For those of my readers whom I have not informed, I have begun a new project that has been in development for the past few months. 

Terracotta Typewriter: a literary journal with Chinese characteristics, was created in December and the hope is that the first issue will be launched online within the next month. Submissions will be accepted year-round. 

I would like to thank a few people who have helped with the development of the site: Xiao Er Jing, Dao By Design, and Onemanbandwidth have been very supportive and provided some technical feedback. I'd also like to thank my friend Tony in Pittsburgh who was kind enough to host the site.

Tuesday, March 03, 2009

Past on the River

It was my second trip outside of Shenzhen (and only about my fifth time outside of Bao'an district). Jia and I had been dating for a couple months and decided to spend the long Spring Festival holiday together. Being that my Chinese was almost non-existant, Jia made all the plans. Our first stop was Guilin and Yangshuo, where tourists gaze upon beautiful jutting mountains that have been painted repeatedly by Chinese artists over the centuries. This was the scenery I had envisioned when I arrived.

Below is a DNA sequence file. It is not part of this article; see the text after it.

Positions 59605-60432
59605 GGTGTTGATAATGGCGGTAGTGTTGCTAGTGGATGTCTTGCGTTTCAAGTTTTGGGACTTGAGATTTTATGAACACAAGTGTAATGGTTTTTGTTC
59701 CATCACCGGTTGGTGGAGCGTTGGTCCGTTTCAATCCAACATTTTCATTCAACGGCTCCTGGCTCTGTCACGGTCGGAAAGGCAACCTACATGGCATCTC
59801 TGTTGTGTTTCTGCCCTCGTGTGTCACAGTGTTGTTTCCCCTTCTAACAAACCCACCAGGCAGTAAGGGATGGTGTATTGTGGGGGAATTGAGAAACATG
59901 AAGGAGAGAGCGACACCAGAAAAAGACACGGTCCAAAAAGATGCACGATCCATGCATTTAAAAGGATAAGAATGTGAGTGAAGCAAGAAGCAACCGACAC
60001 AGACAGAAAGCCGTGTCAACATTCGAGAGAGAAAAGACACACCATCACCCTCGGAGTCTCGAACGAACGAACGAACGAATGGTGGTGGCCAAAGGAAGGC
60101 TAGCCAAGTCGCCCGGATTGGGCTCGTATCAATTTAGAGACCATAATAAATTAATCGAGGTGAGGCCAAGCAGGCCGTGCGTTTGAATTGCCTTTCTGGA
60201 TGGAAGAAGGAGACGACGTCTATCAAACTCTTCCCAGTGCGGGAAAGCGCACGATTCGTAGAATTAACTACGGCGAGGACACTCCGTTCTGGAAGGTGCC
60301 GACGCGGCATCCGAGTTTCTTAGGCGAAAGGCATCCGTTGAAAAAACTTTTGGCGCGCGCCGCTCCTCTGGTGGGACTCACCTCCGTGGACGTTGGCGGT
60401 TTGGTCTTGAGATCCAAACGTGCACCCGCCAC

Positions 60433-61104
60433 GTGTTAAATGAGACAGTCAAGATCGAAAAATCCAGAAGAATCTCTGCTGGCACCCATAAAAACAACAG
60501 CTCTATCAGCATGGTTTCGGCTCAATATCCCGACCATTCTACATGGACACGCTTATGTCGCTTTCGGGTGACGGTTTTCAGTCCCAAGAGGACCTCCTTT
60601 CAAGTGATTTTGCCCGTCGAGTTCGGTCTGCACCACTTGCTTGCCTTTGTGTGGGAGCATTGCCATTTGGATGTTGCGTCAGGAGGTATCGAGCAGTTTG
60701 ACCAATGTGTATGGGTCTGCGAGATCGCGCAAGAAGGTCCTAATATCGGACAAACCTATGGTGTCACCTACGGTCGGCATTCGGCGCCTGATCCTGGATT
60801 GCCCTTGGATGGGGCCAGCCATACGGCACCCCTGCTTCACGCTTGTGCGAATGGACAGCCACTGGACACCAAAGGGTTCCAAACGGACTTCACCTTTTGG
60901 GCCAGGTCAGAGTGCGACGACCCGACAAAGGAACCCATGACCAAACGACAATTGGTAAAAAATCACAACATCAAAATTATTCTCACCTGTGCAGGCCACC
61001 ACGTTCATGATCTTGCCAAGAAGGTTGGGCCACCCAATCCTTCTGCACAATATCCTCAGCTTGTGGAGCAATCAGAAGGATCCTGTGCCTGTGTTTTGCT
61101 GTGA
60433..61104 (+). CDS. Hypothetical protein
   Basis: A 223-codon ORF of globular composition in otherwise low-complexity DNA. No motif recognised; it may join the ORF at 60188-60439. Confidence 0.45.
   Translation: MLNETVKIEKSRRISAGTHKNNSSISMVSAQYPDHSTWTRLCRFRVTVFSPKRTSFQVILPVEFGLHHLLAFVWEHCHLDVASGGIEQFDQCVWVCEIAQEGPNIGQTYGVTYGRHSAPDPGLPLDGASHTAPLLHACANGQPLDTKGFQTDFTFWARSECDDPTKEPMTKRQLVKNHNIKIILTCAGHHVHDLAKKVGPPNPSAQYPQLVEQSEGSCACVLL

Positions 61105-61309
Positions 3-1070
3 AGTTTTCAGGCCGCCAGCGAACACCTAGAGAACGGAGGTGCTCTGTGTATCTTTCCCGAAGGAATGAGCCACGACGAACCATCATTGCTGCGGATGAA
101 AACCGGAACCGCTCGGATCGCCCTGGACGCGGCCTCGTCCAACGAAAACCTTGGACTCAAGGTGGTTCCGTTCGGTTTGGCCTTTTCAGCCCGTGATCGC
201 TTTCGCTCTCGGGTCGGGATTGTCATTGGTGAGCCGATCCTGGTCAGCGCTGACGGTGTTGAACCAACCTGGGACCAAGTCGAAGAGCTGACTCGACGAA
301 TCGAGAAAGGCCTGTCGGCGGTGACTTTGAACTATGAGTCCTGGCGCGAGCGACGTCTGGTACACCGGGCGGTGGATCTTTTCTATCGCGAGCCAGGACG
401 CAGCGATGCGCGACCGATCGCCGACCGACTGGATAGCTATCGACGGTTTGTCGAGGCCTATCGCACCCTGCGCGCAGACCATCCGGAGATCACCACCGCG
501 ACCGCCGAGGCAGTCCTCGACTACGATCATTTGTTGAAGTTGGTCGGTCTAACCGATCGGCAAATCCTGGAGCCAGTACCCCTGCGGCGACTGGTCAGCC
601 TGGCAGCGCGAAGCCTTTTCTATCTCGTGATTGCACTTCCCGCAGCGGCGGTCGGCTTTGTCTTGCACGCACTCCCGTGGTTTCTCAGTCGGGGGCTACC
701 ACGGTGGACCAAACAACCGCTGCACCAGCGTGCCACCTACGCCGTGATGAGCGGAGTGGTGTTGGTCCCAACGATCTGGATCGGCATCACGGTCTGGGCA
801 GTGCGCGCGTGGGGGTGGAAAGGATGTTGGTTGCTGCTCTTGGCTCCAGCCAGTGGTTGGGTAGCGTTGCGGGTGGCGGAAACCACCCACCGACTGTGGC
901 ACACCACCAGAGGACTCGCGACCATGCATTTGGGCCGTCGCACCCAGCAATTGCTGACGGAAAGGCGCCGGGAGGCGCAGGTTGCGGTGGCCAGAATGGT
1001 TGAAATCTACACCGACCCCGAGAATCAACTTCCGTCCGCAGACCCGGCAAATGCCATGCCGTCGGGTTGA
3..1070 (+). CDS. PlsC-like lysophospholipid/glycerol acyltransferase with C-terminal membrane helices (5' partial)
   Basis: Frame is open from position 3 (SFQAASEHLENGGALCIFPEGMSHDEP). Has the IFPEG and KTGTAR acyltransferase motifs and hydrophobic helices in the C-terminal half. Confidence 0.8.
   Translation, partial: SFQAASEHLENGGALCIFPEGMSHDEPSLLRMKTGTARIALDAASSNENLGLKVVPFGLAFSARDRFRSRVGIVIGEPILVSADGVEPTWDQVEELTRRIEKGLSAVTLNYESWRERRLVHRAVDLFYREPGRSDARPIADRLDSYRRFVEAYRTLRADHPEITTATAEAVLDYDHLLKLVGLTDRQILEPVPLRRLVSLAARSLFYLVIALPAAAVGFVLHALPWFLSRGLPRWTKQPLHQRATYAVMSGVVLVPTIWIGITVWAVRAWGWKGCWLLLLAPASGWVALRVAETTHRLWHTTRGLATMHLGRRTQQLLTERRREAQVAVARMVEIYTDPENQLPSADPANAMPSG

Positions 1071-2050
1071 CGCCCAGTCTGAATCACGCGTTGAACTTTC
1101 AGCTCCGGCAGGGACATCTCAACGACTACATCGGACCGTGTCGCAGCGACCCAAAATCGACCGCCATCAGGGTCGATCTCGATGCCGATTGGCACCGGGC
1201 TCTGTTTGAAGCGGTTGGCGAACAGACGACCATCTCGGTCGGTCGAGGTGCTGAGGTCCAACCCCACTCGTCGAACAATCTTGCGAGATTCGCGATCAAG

We took a boat tour down the Li River from Guilin to Yangshuo--five hours in the cold, light rain to stare at the mountains as we floated by. Zhong Yi, our Red Army driver and guide, would meet us at the dock to take us around the town.

In the winter, the river is low and locals collect rocks from the exposed riverbeds. This is not the time of year that is most picturesque, but there were still plenty of tourists on the boat. Of course, I was the only waiguoren on board.

There were announcements over the PA system to call attention to particular mountain formations or areas of interest, like the mountains that looked like a camel. Jia had a difficult time translating everything for me--it still sounded like gibberish to me. Every twenty minutes or so we were told to go upstairs on the deck to view the scenery through the mist and fog. Everyone would take a dozen photos and then head back down, only to re-emerge twenty minutes later. It was tiring jostling for prime photo-taking positions, and the weather didn't help.

As we passed villages along the Li River, bamboo rafts would drift alongside and men would try to sell souvenirs through the windows of the ship. I decided to follow the captain's orders to
ignore the hawkers and enjoy the scenery.
Halfway through the journey, I was tired of climbing the stairs and pushing through the crowd. The rain was heavy at times and I wasn't interested in pneumonia this early in my stay in China. The mountains began to look the same and I didn't take many more pictures unless instructed to do so by Jia. It was better to remain in the slight warmth of the ship and watch the river through the window.